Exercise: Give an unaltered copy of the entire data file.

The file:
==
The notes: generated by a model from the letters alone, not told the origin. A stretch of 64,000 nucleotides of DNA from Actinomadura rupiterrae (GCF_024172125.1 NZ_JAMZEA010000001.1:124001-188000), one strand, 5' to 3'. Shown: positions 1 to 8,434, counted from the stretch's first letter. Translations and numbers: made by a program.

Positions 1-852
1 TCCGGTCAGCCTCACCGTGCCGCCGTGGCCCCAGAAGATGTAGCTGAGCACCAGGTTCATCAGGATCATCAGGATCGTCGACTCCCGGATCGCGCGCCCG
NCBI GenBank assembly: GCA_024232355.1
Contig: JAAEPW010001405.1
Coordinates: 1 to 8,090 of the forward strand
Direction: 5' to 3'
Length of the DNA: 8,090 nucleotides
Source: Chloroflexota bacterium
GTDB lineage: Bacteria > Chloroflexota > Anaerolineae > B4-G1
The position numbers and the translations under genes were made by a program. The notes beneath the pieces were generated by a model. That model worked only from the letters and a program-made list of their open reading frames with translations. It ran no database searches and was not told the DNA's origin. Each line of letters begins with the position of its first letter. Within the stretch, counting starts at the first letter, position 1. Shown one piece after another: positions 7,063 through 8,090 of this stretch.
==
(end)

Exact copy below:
The notes: generated by a model from the letters alone, not told the origin. A stretch of 64,000 nucleotides of DNA from Actinomadura rupiterrae (GCF_024172125.1 NZ_JAMZEA010000001.1:124001-188000), one strand, 5' to 3'. Shown: positions 1 to 8,434, counted from the stretch's first letter. Translations and numbers: made by a program.

Positions 1-852
1 TCCGGTCAGCCTCACCGTGCCGCCGTGGCCCCAGAAGATGTAGCTGAGCACCAGGTTCATCAGGATCATCAGGATCGTCGACTCCCGGATCGCGCGCCCG
NCBI GenBank assembly: GCA_024232355.1
Contig: JAAEPW010001405.1
Coordinates: 1 to 8,090 of the forward strand
Direction: 5' to 3'
Length of the DNA: 8,090 nucleotides
Source: Chloroflexota bacterium
GTDB lineage: Bacteria > Chloroflexota > Anaerolineae > B4-G1
The position numbers and the translations under genes were made by a program. The notes beneath the pieces were generated by a model. That model worked only from the letters and a program-made list of their open reading frames with translations. It ran no database searches and was not told the DNA's origin. Each line of letters begins with the position of its first letter. Within the stretch, counting starts at the first letter, position 1. Shown one piece after another: positions 7,063 through 8,090 of this stretch.